8. Planning a Vacation while Working on a Budget (Type – Cognitive): Attempting to plan a vacation while concurrently working on a home budget falls under cognitive multitasking. This is generally not recommended as both tasks require significant mental focus and calculating abilities. Mistakes are likely to happen in either or both activities, such as overlooking a cost item in the budget, or making wrong travel bookings.
9. Juggling Multiple Patients (Type – Concurrent): Healthcare professionals often engage in concurrent multitasking, such as when a nurse monitors multiple patients at once. This practice can enhance efficiency, allowing the nurse to attend to more patients in a shorter time frame. However, the risk is high, as divided attention could lead to mistakes or oversights with serious health consequences.
10. Writing a Report and Checking Stock Market (Type – Serial): An investment professional may switch between writing a financial report and checking the stock market. This serial multitasking may seem efficient, enabling the individual to stay updated while also producing work. However, rapidly switching focus can lead to reduced accuracy in both the report and the interpretation of market trends.
11. Running on a Treadmill and Watching the News (Type – Background): People often watch television while doing physical exercises like walking or running on a treadmill. As an example of background multitasking, this act provides entertainment without detracting from the primary task. The only risk is that intensive news topics can stimulate emotional reactions, which might impact the workout rhythm.
12. Math Homework and Composing a Poem (Type – Cognitive): A student who tries to solve math problems while composing a poem is engaged in cognitive multitasking, which requires splitting one’s cognitive attention between two complex, unrelated tasks. Such multitasking typically hinders productivity and quality of work, potentially leading to both incorrect calculations and a fragmented poem.
13. Gardening and Supervising Kids (Type – Concurrent): An adult could be pulling weeds or planting while keeping an eye on children playing nearby. As a form of concurrent multitasking, it allows for efficiency in completing household chores while ensuring the safety of the kids. The downside is that serious accidents can happen in a split second if the supervising adult is too absorbed in the task at hand and gets momentarily distracted.
14. Program Coding and Software Debugging (Type – Serial): A software developer may switch between writing new program codes and debugging existing programs. This kind of serial multitasking can lead to productivity in a time-pressured environment. However, it can also result in overlooked coding errors and insufficient debugging due to the rapidly alternating focus.
15. Listening to Podcasts while Doing Laundry (Type – Background): Many people listen to informational podcasts as they perform routine tasks like doing laundry. As a form of background multitasking, it can make the chore more enjoyable and educational. However, if the podcast contains complex discussions, it might distract from properly sorting, washing, or folding the clothes, or vice versa.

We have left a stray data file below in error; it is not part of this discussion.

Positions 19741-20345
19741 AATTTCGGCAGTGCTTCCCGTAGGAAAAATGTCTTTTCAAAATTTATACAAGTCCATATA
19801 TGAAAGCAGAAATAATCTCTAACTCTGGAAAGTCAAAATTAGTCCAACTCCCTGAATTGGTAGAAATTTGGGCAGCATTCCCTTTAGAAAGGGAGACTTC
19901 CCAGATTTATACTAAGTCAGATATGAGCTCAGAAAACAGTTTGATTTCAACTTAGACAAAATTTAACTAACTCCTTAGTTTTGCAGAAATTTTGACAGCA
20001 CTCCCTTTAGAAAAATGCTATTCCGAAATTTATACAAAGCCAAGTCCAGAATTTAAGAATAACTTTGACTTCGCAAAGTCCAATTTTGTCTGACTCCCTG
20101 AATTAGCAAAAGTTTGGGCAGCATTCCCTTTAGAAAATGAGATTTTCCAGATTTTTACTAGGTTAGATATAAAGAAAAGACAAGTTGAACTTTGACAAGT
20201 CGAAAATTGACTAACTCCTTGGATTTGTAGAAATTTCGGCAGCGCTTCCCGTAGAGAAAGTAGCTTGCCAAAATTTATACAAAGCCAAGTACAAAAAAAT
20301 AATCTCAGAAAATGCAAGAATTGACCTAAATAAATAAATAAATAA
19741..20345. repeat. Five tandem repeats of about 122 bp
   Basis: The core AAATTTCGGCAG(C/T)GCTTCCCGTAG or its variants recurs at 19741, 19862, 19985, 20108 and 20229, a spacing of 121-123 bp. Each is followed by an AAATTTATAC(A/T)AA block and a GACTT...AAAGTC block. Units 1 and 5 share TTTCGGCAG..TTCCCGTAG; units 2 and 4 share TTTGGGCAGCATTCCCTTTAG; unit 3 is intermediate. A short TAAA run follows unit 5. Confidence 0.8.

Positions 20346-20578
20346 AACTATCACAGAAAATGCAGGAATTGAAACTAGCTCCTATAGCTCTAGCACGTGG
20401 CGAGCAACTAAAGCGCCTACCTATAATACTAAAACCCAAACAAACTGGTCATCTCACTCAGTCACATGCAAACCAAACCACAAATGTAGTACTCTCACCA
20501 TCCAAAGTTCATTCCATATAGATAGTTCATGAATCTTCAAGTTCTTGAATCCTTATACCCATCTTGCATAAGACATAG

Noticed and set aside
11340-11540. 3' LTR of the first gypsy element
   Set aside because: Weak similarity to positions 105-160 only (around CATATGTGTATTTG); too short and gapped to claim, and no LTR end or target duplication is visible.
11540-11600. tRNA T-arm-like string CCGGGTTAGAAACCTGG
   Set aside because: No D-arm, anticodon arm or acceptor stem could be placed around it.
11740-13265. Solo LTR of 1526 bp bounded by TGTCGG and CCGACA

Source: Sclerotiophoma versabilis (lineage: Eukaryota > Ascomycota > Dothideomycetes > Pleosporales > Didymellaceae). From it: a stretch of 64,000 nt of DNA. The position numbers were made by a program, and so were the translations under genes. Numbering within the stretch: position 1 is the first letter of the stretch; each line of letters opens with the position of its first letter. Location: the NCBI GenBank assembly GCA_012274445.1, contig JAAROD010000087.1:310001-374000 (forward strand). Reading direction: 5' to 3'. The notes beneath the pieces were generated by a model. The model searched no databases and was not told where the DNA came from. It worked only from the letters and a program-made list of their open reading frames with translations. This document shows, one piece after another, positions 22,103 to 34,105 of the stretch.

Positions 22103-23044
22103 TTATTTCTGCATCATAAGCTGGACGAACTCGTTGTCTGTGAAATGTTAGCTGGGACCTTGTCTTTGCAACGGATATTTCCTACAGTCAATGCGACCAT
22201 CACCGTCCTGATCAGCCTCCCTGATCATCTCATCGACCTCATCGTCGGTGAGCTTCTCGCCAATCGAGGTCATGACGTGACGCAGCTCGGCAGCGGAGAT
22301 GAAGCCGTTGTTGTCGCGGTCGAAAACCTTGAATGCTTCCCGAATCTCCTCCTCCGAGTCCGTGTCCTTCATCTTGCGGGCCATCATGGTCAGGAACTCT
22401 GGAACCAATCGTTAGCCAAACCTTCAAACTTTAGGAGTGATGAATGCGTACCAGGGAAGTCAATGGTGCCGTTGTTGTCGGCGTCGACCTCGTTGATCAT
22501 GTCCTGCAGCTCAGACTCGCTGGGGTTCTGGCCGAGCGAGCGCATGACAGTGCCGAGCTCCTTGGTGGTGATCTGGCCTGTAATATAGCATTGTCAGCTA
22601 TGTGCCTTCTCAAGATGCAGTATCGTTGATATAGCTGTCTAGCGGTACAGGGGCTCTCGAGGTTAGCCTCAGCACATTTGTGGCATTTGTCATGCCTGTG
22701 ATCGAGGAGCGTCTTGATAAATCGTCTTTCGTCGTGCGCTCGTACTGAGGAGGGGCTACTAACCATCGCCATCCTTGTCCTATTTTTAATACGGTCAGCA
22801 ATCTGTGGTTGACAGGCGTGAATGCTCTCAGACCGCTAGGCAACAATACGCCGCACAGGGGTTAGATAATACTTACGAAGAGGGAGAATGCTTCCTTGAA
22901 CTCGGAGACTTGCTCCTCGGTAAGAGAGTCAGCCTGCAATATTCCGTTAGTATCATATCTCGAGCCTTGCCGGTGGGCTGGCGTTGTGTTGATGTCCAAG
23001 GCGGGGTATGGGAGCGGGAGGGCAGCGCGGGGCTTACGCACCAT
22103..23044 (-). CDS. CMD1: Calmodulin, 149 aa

16. Revising An Article while Brainstorming for Another (Type – Cognitive): An author might try to revise one article while brainstorming ideas for a new one. This type of cognitive multitasking usually hinders both the revision process and the generation of quality ideas. Insufficient attention to detail in the revision could lead to overlooked errors, while distraction from brainstorming could result in limited or superficial ideas for the new article.
17. Sales Event and Customer Interaction (Type – Concurrent): A retail salesperson often manages multiple customer interactions while ensuring the smooth operation of a promotional event. This type of multitasking can be challenging, especially during peak shopping hours when customer demands intensify, but can also stimulate a dynamic sales environment and potentially drive up revenue.
18. Online Discussion and Document Review (Type – Serial): Switching between an online discussion and reviewing a related document is a common practice in digital workspaces. While this type of serial multitasking enables quick information sharing and feedback, constant attention shift can reduce comprehension and feedback quality.
19. Reading a Book and Listening to Instrumental Music (Type – Background): Many people love to supplement reading with ambient or instrumental music. As a form of background multitasking, this combination often enriches the reading experience and supports concentration, unless the music becomes too intrusive or the book too demanding, which could mean only one can be effectively engaged with.
20. Studying Two Different Subjects simultaneously (Type – Cognitive): Trying to study for a history exam while solving chemistry equations is an instance of cognitive multitasking. The task switches between unrelated contexts and cognitive demands, likely resulting in both poor historical understanding and incorrect chemical calculations.
21. Tutoring and Lesson Planning (Type – Concurrent): A private tutor might be teaching one student while planning the next session for another. A concurrent form of multitasking, it can utilize time effectively allowing for immediate implementation of planned lessons. However, divided attention could result in overlooking a student’s difficulty in learning or a poorly-constructed plan for the next session.